Blakeson - Writer

Cardiff-based film, theatre and gig reviews, cultural ramblings, whingeing, short films, etc.

Thursday, August 24, 2017

"England Is Mine"

Morrissey bio-pic “England Is Mine” seems not to have stormed the box-office, perhaps unsurprisingly, since non-Smiths lovers will all have steered clear, casual fans will be disappointed by the absence of Smiths music, and others may have been put off by some of the singer’s more intemperate political comments of the past few years. Also, reviews have tended to be lukewarm. I have to say, however, that I loved it.
The story follows Stretford’s Steven Morrissey from his days as a writer of self-important letters to the NME, via a false start to his rock star career alongside Billy Duffy (later of The Cult), and a number of reverses which see him slump into stasis, to the very start of a creative partnership with chirpy young Johnny Marr (Laurie Kynaston). Mark Gill, who co-wrote the screenplay with William Thacker, shows an assured directorial touch, finding poetry in glum Manchester locations which, frequently and inevitably reference future Smiths lyrics (cemeteries, fairgrounds, iron bridges etc).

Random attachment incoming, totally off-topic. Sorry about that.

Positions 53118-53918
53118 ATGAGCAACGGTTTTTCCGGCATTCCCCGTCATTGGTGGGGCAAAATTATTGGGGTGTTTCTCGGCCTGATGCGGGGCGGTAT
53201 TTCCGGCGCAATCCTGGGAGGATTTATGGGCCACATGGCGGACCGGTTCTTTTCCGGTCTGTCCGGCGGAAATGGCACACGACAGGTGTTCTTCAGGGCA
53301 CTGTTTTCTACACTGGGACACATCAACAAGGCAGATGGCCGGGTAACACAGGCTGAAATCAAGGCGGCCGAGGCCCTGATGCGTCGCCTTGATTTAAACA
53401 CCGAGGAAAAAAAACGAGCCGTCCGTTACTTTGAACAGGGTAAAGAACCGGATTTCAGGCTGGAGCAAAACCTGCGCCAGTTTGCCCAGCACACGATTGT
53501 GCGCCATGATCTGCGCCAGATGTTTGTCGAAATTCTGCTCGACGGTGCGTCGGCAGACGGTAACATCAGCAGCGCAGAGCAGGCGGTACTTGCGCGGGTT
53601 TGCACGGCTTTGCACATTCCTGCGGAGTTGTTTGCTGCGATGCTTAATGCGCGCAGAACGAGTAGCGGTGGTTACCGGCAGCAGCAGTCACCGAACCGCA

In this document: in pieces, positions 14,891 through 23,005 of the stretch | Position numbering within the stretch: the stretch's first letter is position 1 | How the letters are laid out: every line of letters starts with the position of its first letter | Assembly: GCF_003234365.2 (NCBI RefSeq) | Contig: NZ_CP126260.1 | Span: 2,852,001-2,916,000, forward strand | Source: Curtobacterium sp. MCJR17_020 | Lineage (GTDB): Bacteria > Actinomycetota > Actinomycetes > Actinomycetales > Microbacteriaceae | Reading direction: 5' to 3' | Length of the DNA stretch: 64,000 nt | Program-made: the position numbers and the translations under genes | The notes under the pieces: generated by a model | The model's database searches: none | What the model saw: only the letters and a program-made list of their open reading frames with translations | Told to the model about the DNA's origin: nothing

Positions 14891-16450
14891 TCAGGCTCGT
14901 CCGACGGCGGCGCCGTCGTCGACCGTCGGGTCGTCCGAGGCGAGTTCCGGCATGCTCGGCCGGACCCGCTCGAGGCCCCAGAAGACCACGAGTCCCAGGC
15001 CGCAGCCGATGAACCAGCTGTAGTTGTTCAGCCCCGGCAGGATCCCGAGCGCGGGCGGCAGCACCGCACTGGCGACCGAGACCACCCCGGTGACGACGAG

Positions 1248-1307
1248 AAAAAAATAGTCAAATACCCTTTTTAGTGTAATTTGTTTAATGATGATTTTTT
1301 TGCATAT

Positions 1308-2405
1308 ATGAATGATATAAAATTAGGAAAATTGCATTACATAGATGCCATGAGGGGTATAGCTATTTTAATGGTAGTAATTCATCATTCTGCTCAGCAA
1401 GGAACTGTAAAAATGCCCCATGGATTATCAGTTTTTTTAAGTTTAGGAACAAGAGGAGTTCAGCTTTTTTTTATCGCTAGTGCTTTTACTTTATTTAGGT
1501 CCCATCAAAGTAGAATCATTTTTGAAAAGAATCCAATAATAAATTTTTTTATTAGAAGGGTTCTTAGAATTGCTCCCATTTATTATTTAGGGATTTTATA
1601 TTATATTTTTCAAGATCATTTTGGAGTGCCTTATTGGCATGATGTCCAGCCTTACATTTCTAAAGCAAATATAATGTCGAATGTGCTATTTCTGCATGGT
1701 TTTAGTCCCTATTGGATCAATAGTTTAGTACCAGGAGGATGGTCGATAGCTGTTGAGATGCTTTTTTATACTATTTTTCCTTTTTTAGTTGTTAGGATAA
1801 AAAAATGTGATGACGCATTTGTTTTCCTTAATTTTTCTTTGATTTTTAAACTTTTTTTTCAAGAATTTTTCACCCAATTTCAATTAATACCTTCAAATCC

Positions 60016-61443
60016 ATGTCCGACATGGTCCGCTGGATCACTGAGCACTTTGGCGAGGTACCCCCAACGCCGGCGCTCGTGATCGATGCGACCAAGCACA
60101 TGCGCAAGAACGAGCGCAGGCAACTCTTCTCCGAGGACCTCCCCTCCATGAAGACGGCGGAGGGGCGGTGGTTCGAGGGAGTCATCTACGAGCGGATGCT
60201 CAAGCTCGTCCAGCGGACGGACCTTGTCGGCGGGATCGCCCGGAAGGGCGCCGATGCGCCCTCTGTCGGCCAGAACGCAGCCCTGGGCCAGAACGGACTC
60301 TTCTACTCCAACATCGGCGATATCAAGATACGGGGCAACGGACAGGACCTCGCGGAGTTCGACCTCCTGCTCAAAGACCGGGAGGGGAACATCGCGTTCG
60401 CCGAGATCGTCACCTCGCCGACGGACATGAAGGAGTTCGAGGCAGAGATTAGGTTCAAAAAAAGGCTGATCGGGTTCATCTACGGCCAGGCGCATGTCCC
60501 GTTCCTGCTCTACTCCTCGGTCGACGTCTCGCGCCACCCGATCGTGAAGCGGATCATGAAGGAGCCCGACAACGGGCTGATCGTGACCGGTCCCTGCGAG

Jack Lowden, unrecognisable from his turn as a fighter pilot in “Dunkirk”, is a more robust Morrissey than the fey eccentric of caricature, reflecting the hero’s portrayal of himself, in his excellent autobiography, as having been sporty in early adolescence. He is also surrounded by women, most notably Jessica Brown Findlay as Linder Sterling; and although he shows no interest in them, the only hint of other sexual preferences here is in his choice of cover version for his debut gig with the Nosebleeds.
Jessica Brown Findlay & Jack Lowden

The supporting cast is excellent, especially Simone Kirby as his supportive mother; not to mention Graeme Hawley as the exasperated boss in Steven’s Inland Revenue job who is well aware that the constantly tardy youth is spending much of his time filling notebooks with reflections on how idiotic everyone is other than himself.
Rather than a conventional rock star tale, this is the story of a young man with big but vague ideas slowly growing in confidence. Perhaps it misses a trick at the very end by avoiding a triumphal tableau; this, though, is in tune with the tone of the whole film - inspirational in a determinedly low-key manner.

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